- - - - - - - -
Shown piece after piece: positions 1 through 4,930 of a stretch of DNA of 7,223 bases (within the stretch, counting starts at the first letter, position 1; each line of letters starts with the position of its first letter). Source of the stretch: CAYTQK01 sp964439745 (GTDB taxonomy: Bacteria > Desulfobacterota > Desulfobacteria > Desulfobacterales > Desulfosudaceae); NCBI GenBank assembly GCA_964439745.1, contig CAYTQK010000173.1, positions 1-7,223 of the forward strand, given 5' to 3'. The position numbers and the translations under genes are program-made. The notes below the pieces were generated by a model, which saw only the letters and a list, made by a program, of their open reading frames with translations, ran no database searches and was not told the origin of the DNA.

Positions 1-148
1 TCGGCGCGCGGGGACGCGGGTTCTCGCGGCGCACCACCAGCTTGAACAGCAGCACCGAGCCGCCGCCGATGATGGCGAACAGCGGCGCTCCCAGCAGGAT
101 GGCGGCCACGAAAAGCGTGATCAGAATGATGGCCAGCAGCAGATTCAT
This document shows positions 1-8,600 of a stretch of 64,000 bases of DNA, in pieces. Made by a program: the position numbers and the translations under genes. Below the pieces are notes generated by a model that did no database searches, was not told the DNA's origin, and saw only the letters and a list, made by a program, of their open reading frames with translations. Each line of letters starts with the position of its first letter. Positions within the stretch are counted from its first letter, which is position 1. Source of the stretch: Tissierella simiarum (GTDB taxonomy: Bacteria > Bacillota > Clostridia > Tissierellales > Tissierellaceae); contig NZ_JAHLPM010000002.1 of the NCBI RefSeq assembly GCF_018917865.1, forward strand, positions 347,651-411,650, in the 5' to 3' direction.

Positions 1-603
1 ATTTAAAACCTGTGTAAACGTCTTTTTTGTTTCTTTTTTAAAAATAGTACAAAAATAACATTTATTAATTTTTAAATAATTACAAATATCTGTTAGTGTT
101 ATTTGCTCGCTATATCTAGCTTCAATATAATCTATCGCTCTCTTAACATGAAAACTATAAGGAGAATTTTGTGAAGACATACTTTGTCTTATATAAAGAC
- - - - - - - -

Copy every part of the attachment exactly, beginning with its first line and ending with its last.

Shown piece after piece: positions 1 through 4,930 of a stretch of DNA of 7,223 bases (within the stretch, counting starts at the first letter, position 1; each line of letters starts with the position of its first letter). Source of the stretch: CAYTQK01 sp964439745 (GTDB taxonomy: Bacteria > Desulfobacterota > Desulfobacteria > Desulfobacterales > Desulfosudaceae); NCBI GenBank assembly GCA_964439745.1, contig CAYTQK010000173.1, positions 1-7,223 of the forward strand, given 5' to 3'. The position numbers and the translations under genes are program-made. The notes below the pieces were generated by a model, which saw only the letters and a list, made by a program, of their open reading frames with translations, ran no database searches and was not told the origin of the DNA.

Positions 1-148
1 TCGGCGCGCGGGGACGCGGGTTCTCGCGGCGCACCACCAGCTTGAACAGCAGCACCGAGCCGCCGCCGATGATGGCGAACAGCGGCGCTCCCAGCAGGAT
101 GGCGGCCACGAAAAGCGTGATCAGAATGATGGCCAGCAGCAGATTCAT
This document shows positions 1-8,600 of a stretch of 64,000 bases of DNA, in pieces. Made by a program: the position numbers and the translations under genes. Below the pieces are notes generated by a model that did no database searches, was not told the DNA's origin, and saw only the letters and a list, made by a program, of their open reading frames with translations. Each line of letters starts with the position of its first letter. Positions within the stretch are counted from its first letter, which is position 1. Source of the stretch: Tissierella simiarum (GTDB taxonomy: Bacteria > Bacillota > Clostridia > Tissierellales > Tissierellaceae); contig NZ_JAHLPM010000002.1 of the NCBI RefSeq assembly GCF_018917865.1, forward strand, positions 347,651-411,650, in the 5' to 3' direction.

Positions 1-603
1 ATTTAAAACCTGTGTAAACGTCTTTTTTGTTTCTTTTTTAAAAATAGTACAAAAATAACATTTATTAATTTTTAAATAATTACAAATATCTGTTAGTGTT
101 ATTTGCTCGCTATATCTAGCTTCAATATAATCTATCGCTCTCTTAACATGAAAACTATAAGGAGAATTTTGTGAAGACATACTTTGTCTTATATAAAGAC